Pediatric-type follicular (PTFL), marginal zone (MZL), and peripheral T-cell lymphoma (PTCL) account each for <2% of childhood non-Hodgkin lymphoma. We present clinical and histopathological features of PTFL, MZL, and few subtypes of PTCL and provide treatment recommendations. For localized PTFL and MZL, watchful waiting after complete resection is the therapy of choice. For PTCL, therapy is subtype-dependent and ranges from a block-like anaplastic large cell lymphoma (ALCL)-derived and, alternatively, leukemia-derived therapy in PTCL not otherwise specified and subcutaneous panniculitis-like T-cell lymphoma to a block-like mature B-NHL-derived or, preferentially, ALCL-derived treatment followed by hematopoietic stem cell transplantation in first remission in hepatosplenic and angioimmunoblastic T-cell lymphoma.
View Article and Find Full Text PDF

Download full-text PDF

Source
http://dx.doi.org/10.1002/pbc.28416DOI Listing
August 2020

High-dose etoposide and cyclophosphamide in adults and children with primary refractory and multiply relapsed acute leukaemias: The Royal Marsden experience.

Leuk Res 2019 10 13;85:106217. Epub 2019 Aug 13.

Paediatric Haemato-Oncology Department, The Royal Marsden NHS Foundation Trust, Downs Road, Sutton, London, SM2 5PT, United Kingdom; Division of Clinical Studies, The Institute of Cancer Research, 15 Cotswold Road, Sutton, London, SM2 5NG, United Kingdom. Electronic address:

Introduction: For patients with primary refractory and relapsed acute leukaemias allogeneic stem cell transplantation is the only hope for cure, but morphological remission is not always achieved after standard salvage regimens. Here we review the experience with high-dose etoposide and cyclophosphamide (HD-Et/Cy) in relapsed/refractory acute leukaemias at the Royal Marsden Hospital.

Patients And Methods: Twenty-three patients (15 adults, 8 children) with refractory/relapsed acute myeloblastic (n = 18; 78%), lymphoblastic (n = 4; 17%) or biphenotypic (n = 1; 4%) leukaemia who had failed to respond to at least one previous line of chemotherapy received HD-Et/Cy at our institution between 2006 and 2015.

Results: Overall response rate was 21.7% (95%CI 4.0-40.0). Median overall survival was 14.8 months (95%CI 9.1-49.1). Eight (35%) patients (7 AML, 1 biphenotypic leukaemia) proceeded to allogeneic transplant after one cycle of HD-Et/Cy: four of them (50%; 3 adults, 1 child) in complete remission and another four children (50%) with aplastic bone marrow with scattered blasts. Among the transplant recipients, three with AML (38%), ie. one adult (responder) and two children with aplastic bone marrow with scattered blasts, became long-term survivors 9.8, 4.4 and 2.5 years post-HD-Et/Cy, respectively. Toxicity profile was comparable to similar regimens with no treatment-related deaths. The most common grade 3-4 toxicity was febrile neutropenia (96%).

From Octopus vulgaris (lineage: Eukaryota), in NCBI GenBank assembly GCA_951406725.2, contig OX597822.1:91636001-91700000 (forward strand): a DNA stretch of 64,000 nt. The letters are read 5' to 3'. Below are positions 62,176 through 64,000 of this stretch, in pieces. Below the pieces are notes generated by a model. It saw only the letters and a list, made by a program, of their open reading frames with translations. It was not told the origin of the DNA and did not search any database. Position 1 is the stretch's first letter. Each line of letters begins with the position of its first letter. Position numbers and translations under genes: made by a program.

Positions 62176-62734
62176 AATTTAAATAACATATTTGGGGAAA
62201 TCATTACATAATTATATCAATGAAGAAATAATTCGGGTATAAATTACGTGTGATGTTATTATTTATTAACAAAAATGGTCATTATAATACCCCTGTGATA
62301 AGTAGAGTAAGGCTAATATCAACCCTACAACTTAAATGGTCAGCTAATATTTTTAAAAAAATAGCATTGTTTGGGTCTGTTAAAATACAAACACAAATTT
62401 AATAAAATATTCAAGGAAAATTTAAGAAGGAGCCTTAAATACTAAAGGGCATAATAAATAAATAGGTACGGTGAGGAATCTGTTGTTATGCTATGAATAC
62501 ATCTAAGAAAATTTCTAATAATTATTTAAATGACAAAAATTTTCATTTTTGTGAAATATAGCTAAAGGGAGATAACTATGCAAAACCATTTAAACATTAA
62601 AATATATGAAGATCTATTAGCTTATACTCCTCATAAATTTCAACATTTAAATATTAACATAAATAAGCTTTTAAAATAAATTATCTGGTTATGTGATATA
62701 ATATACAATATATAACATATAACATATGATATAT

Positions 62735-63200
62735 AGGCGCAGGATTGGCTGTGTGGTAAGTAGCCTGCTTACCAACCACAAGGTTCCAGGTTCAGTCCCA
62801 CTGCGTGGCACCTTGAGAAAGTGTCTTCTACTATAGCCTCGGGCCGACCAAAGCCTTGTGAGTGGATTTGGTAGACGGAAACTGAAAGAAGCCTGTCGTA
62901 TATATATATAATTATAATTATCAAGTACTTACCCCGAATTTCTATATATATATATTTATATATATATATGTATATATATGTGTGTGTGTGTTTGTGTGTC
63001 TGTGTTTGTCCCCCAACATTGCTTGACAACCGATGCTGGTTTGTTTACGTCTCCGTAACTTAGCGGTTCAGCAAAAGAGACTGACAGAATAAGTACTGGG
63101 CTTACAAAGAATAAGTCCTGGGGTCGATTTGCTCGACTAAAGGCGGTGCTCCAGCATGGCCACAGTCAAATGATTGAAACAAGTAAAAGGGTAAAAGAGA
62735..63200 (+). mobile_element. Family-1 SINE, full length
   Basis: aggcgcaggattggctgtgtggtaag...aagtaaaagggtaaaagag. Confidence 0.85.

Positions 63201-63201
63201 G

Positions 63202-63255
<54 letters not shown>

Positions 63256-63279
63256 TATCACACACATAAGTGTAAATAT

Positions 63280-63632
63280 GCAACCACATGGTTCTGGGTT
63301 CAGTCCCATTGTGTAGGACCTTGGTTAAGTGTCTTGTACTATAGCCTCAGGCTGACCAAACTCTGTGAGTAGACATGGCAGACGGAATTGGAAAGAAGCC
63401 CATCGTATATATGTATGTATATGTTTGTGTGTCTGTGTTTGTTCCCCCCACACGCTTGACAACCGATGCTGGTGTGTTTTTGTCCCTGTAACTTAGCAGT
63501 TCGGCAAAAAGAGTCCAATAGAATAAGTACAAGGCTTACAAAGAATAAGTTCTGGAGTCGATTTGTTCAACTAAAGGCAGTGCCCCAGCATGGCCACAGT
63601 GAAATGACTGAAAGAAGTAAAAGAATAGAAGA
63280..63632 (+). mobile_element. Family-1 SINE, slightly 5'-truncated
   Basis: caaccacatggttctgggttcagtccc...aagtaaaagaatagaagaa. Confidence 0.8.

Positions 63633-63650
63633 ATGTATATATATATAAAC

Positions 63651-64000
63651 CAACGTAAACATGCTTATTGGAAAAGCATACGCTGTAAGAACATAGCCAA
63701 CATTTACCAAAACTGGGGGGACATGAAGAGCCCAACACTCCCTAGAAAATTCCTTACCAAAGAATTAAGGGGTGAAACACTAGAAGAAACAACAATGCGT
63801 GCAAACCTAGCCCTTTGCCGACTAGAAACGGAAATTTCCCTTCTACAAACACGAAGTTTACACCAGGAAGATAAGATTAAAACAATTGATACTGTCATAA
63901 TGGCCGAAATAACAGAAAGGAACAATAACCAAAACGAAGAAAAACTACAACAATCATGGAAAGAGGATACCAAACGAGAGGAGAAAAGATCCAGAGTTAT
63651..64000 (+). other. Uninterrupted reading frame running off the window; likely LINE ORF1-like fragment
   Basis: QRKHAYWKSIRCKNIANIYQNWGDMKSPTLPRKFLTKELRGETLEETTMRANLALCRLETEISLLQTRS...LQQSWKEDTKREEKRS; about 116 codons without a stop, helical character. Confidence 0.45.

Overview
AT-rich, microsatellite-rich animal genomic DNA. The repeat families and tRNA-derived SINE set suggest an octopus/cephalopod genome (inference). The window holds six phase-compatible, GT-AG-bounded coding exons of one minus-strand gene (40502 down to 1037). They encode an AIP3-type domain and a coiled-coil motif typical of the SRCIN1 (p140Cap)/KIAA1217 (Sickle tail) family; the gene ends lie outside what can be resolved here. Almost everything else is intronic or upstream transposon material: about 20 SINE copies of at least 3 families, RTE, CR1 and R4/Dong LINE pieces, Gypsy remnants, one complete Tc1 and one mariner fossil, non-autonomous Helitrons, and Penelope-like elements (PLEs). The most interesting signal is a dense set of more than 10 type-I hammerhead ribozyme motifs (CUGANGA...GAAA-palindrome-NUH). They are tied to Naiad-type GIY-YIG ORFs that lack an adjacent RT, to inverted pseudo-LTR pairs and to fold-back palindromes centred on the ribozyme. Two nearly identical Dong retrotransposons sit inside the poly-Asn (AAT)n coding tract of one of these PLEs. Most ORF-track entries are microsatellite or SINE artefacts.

Conclusions: HD-Et/Cy can salvage patients with refractory/relapsed AML who remain candidates for allogeneic stem cell transplantation after failure of standard salvage regimens and do not have access to clinical trials.
View Article and Find Full Text PDF

Download full-text PDF

Source
http://dx.doi.org/10.1016/j.leukres.2019.106217DOI Listing
October 2019

Preliminary experience on the use of PET/CT in the management of pediatric post-transplant lymphoproliferative disorder.

Pediatr Blood Cancer 2017 Dec 14;64(12). Epub 2017 Jun 14.

Pediatric Oncology, The Royal Marsden Hospital, Sutton, UK.

Introduction: Post-transplant lymphoproliferative disorder (PTLD) is a well-known complication following prolonged immunosuppression. Contrary to other lymphomas, there is no standardized imaging approach to assess PTLD either at staging or for response to therapy. Positron emission tomography/computed tomography (PET/CT) is an imaging modality that has proven to be useful in lymphoma. However, there is still limited data concerning its use in pediatric PTLD. Our study evaluates the use of PET/CT in pediatric PTLD at our institution.

Methods: To assess the role of PET/CT in pediatric PTLD, we reviewed the pediatric patients with PTLD who had undergone PET/CT at our institution between 2000 and 2016.

Results: Nine patients were identified. Six had PET/CT at diagnosis. All lesions seen on CT were identified with PET/CT. Fourteen PET/CTs were done during treatment. Eight PET/CTs were negative, including three where CT showed areas of uncertain significance. In these cases, PET/CT helped us to stop treatment and the patients remain in remission after a long follow-up (mean 74.3 months; range 12.4-180.9 months). PET/CT revealed additional disease in two cases, therefore treatment was intensified. Six biopsies and close follow-up was done to confirm PET/CT results. In one case, PET/CT did not identify central nervous system involvement demonstrated on magnetic resonance imaging.

Conclusion: PET/CT may have an important role in the staging and follow-up of pediatric PTLD. In our cohort, PET/CT was helpful in staging and assessing treatment response and in clarifying equivocal findings on other imaging modalities.